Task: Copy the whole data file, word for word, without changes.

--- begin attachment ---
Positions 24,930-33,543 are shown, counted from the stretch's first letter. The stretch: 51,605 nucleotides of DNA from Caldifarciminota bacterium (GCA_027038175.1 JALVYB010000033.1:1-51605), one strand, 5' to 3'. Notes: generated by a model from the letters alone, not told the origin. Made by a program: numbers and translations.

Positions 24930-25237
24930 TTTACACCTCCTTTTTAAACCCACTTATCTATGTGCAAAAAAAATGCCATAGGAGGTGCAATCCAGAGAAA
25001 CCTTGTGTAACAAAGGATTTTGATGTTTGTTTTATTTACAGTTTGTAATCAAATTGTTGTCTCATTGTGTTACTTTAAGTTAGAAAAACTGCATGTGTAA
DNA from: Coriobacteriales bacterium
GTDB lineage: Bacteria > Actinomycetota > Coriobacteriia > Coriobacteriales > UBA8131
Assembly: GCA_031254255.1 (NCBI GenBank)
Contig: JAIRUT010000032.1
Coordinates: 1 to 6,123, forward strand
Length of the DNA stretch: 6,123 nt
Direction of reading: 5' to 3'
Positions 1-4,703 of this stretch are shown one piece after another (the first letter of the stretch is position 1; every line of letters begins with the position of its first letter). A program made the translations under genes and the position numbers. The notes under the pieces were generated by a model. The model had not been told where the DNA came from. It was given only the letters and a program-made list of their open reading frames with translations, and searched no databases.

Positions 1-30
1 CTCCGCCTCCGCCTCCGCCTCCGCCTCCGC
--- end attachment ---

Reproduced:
Positions 24,930-33,543 are shown, counted from the stretch's first letter. The stretch: 51,605 nucleotides of DNA from Caldifarciminota bacterium (GCA_027038175.1 JALVYB010000033.1:1-51605), one strand, 5' to 3'. Notes: generated by a model from the letters alone, not told the origin. Made by a program: numbers and translations.

Positions 24930-25237
24930 TTTACACCTCCTTTTTAAACCCACTTATCTATGTGCAAAAAAAATGCCATAGGAGGTGCAATCCAGAGAAA
25001 CCTTGTGTAACAAAGGATTTTGATGTTTGTTTTATTTACAGTTTGTAATCAAATTGTTGTCTCATTGTGTTACTTTAAGTTAGAAAAACTGCATGTGTAA
DNA from: Coriobacteriales bacterium
GTDB lineage: Bacteria > Actinomycetota > Coriobacteriia > Coriobacteriales > UBA8131
Assembly: GCA_031254255.1 (NCBI GenBank)
Contig: JAIRUT010000032.1
Coordinates: 1 to 6,123, forward strand
Length of the DNA stretch: 6,123 nt
Direction of reading: 5' to 3'
Positions 1-4,703 of this stretch are shown one piece after another (the first letter of the stretch is position 1; every line of letters begins with the position of its first letter). A program made the translations under genes and the position numbers. The notes under the pieces were generated by a model. The model had not been told where the DNA came from. It was given only the letters and a program-made list of their open reading frames with translations, and searched no databases.

Positions 1-30
1 CTCCGCCTCCGCCTCCGCCTCCGCCTCCGC